We often look at our impulses as a bother. Things to be overcome and controlled, but what if we are looking at them the wrong way?
We all know a person who is unable to control their impulses. The friend who always buys the one thing they like but don't need, the one who drinks just a little too much, the one who can't finish their work because they need to check twitter for a second; all of them attract a little bit of our disapproval.
Hope is not as soft or as passive an emotion as we think. Here's how 'The Shawshank Redemption' can teach us the philosophy and function of hope as a response to possibility.
Hope's reputation is so good, it's bad. People hear the word and dismiss it as Hallmark, doe-eyed, emotional fluff. But hoping is not the same as dreaming or wishing: it is constrained by rationality, and unlike fantasy the possibility has to exist, even if the odds are slim. As Professor Andrew Chignell explains: you can wish the weather had been nicer yesterday, but you can't hope it. Hope is a spectrum of how you react to possibility, and it runs all the way to despair. Here, Chignell explains his latest research in philosophy, mindfulness, and uses The Shawshank Redemption to illustrate how closely hope and despair are related. This video is part of a collaborative series with the Hope & Optimism initiative, which has supported interdisciplinary academic research into under-explored aspects of hope and optimism. Discover more at hopeoptimism.com.
Your mind is built to process contradictory, irrational ideas. Use that to reach new intellectual heights.
We know it's a myth that "humans only use 10% of their brains," but there might be a function of your mind that you're neglecting to use: its sandboxes. Eric Weinstein borrows this term from computer science to explain the potential of experimental thinking. A sandbox in computing is a secured place where untrusted software can run without controlling the computer or accessing its vital resources. Security specialists, for example, use sandboxes to analyze how malware behaves. Once they see and understand how it works, they can then devise a strategy to defeat it, and strengthen their own system to prevent it from getting in again.
Oasis had it right: stop crying your heart out. Psychologist Paul Bloom argues that empathy may be working against our best interests, and that compassion may be a better strategy.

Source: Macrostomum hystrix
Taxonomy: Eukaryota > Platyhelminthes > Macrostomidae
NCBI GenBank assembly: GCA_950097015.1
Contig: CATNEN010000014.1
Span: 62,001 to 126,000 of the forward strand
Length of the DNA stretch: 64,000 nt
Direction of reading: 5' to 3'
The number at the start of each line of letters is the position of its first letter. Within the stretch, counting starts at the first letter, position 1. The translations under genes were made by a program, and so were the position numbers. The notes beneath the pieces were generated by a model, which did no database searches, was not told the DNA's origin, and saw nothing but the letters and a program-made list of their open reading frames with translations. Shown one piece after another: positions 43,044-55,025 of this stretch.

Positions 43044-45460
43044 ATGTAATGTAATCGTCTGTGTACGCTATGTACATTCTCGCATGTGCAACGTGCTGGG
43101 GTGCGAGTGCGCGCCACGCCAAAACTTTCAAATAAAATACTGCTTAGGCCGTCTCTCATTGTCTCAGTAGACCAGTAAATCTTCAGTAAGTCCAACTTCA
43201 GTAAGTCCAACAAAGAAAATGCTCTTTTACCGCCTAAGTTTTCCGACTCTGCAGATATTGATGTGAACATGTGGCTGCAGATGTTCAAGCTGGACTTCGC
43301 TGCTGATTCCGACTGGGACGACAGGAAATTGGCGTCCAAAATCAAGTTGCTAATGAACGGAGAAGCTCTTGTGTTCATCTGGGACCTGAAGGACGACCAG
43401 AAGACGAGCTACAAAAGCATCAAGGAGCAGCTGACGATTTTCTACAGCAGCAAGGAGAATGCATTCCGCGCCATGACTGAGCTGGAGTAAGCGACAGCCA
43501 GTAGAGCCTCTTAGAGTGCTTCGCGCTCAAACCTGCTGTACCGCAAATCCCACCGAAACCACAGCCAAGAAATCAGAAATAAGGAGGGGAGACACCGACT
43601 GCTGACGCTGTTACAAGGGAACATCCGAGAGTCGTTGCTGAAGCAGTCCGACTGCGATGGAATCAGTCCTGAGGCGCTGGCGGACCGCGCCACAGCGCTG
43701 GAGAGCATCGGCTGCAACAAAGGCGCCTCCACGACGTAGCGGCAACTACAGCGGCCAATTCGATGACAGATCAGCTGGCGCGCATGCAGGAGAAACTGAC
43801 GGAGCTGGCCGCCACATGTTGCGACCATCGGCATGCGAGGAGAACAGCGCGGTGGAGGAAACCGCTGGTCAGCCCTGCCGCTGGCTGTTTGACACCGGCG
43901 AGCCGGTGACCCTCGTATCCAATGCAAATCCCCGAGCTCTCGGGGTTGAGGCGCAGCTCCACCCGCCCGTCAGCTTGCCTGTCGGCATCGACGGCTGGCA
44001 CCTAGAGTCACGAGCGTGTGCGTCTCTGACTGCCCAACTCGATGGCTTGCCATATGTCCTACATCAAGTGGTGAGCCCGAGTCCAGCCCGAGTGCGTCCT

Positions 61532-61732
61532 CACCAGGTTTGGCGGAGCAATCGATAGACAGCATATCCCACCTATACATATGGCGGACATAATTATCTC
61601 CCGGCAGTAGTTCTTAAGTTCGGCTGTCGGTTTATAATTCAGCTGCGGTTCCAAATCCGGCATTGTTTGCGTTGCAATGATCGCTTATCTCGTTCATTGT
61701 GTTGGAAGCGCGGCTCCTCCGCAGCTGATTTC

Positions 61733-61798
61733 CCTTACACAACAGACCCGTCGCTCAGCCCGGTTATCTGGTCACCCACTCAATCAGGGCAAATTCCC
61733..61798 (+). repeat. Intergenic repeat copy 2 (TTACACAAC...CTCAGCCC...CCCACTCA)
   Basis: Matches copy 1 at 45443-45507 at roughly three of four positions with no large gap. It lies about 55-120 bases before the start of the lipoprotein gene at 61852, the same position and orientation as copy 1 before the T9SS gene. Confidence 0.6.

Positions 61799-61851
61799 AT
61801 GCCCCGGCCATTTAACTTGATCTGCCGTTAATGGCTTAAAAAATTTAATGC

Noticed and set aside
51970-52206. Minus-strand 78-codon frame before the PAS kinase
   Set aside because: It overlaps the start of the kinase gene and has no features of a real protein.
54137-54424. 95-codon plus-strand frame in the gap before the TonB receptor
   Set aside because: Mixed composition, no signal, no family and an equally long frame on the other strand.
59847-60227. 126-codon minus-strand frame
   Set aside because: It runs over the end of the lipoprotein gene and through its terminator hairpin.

Yale psychologist Paul Bloom’s latest book is called Against Empathy, which doesn’t leave you guessing where he stands. Bloom argues that empathy is doing us damage – there is a place for it, but not so high up on society’s pedestal. Empathy can cloud our decision-making, and bring us too close to problems that require action rather than commiserations. Realizing that begs the question: in a world with less empathy, how do we connect and help our fellow humans? Bloom is banking on compassion, and makes a distinction between the two that transcends semantics: empathy is feeling what other people feel, imagining their predicament, echoing their emotional state. Compassion is more rational: you hear the other person’s predicament but you don’t feel their emotion – this frees you up to understand it, and to make headway on a solution. Bloom likens it to seeing a doctor or a therapist. Do you want them to feel and echo your pain or anxiety, or would prefer that they do something about it? If empathy is as overrated as Bloom suggests, then compassion may be the better way to show you care. Paul Bloom is the author of Against Empathy: The Case for Rational Compassion.
Dreams are not rational, neither are fantasy novels and comic books and yet they're immensely valuable in processing our thoughts, feelings and moral quandaries. Does Tarot do the same?
We are generally a rational species. We make decisions based on what we can observe, driven by our self-interest. Our modern societies are very much science-based, utilizing scientific inventions, derived through reason, and yet about 89% of Americans believe in a God (according to the Pew Research Center), a number that is not changing dramatically (down from 92% in 2007). While European countries are becoming less religious (and less Christian), the tremendous growth of Islam around the world ensures that a big portion of Earth’s population will continue to hold beliefs in the divine and supernatural for the foreseeable future.